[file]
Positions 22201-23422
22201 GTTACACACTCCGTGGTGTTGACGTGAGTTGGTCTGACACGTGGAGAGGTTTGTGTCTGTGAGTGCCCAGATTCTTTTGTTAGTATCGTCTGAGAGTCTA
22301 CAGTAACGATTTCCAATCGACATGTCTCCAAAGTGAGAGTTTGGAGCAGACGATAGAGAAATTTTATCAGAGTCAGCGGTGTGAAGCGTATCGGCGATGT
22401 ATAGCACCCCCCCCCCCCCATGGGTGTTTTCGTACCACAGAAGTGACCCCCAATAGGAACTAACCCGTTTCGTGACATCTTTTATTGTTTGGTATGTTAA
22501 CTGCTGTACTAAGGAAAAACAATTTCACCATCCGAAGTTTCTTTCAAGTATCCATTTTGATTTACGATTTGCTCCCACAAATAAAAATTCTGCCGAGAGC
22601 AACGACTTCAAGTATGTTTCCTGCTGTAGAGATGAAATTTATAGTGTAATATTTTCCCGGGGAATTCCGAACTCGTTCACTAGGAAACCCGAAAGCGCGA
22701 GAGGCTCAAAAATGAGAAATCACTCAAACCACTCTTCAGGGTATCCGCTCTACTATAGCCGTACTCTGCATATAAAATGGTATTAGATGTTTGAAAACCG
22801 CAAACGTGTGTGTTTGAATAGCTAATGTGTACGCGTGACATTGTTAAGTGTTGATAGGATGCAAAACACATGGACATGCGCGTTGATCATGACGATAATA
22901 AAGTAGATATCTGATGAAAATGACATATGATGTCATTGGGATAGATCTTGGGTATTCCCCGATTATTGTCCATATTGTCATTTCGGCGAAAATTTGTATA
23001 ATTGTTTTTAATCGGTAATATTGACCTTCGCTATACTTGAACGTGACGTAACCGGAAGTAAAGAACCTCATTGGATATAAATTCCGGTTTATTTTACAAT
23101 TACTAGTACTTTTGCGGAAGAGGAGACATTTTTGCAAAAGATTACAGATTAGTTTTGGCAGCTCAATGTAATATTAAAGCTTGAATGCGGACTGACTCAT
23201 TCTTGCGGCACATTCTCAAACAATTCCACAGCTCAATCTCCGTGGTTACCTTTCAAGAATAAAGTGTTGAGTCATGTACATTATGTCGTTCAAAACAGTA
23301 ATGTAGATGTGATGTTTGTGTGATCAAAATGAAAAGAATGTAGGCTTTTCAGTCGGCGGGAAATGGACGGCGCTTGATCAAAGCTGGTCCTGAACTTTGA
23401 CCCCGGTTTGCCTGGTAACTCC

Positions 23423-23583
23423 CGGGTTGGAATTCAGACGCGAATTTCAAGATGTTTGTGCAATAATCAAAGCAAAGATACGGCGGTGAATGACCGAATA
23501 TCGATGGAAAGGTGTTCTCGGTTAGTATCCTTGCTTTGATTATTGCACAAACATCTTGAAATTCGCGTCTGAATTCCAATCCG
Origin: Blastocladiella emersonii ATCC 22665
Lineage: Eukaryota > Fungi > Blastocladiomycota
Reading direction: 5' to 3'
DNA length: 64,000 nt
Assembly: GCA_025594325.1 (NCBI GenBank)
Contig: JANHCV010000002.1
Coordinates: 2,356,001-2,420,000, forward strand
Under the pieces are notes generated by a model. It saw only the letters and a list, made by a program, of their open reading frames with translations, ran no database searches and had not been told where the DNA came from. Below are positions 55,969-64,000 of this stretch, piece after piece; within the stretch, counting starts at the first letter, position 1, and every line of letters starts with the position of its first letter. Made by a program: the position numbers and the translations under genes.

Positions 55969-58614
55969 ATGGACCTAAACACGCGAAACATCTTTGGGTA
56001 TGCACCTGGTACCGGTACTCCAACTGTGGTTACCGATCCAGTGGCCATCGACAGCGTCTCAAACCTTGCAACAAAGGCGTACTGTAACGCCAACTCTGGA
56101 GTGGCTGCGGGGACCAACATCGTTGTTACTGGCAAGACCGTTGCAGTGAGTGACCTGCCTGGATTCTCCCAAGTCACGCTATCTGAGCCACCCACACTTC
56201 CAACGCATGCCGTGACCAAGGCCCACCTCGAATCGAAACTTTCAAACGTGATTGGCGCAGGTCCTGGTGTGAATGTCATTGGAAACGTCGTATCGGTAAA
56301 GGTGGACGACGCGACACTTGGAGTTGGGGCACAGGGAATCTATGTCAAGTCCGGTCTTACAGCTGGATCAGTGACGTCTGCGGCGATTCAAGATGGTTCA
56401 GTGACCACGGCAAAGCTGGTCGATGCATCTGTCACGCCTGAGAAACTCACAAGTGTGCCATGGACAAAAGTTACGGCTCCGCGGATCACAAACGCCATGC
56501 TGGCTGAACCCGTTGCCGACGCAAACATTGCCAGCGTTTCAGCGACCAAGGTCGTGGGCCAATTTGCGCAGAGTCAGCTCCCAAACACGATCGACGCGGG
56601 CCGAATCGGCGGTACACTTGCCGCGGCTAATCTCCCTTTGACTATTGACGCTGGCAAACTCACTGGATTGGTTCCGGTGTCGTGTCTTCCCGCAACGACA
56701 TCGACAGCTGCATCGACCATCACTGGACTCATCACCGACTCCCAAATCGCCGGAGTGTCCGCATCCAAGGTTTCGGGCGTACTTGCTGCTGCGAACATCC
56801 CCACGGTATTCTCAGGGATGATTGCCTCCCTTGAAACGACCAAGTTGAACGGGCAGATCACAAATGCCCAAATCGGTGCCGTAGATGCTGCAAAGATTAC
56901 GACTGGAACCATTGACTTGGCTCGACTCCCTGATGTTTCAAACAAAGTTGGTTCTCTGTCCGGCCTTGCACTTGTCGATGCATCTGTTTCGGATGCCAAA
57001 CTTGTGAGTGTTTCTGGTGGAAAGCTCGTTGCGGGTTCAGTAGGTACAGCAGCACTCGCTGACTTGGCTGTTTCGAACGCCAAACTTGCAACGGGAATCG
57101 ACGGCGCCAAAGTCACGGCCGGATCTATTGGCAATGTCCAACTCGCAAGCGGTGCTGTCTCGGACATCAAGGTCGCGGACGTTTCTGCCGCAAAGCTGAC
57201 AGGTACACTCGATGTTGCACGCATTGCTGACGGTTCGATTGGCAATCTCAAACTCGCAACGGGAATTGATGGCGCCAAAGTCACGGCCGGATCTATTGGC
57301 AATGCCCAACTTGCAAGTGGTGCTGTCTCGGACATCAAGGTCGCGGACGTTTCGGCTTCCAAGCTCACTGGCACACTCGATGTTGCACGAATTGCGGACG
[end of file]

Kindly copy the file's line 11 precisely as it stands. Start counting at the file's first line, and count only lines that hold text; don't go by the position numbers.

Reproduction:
23101 TACTAGTACTTTTGCGGAAGAGGAGACATTTTTGCAAAAGATTACAGATTAGTTTTGGCAGCTCAATGTAATATTAAAGCTTGAATGCGGACTGACTCAT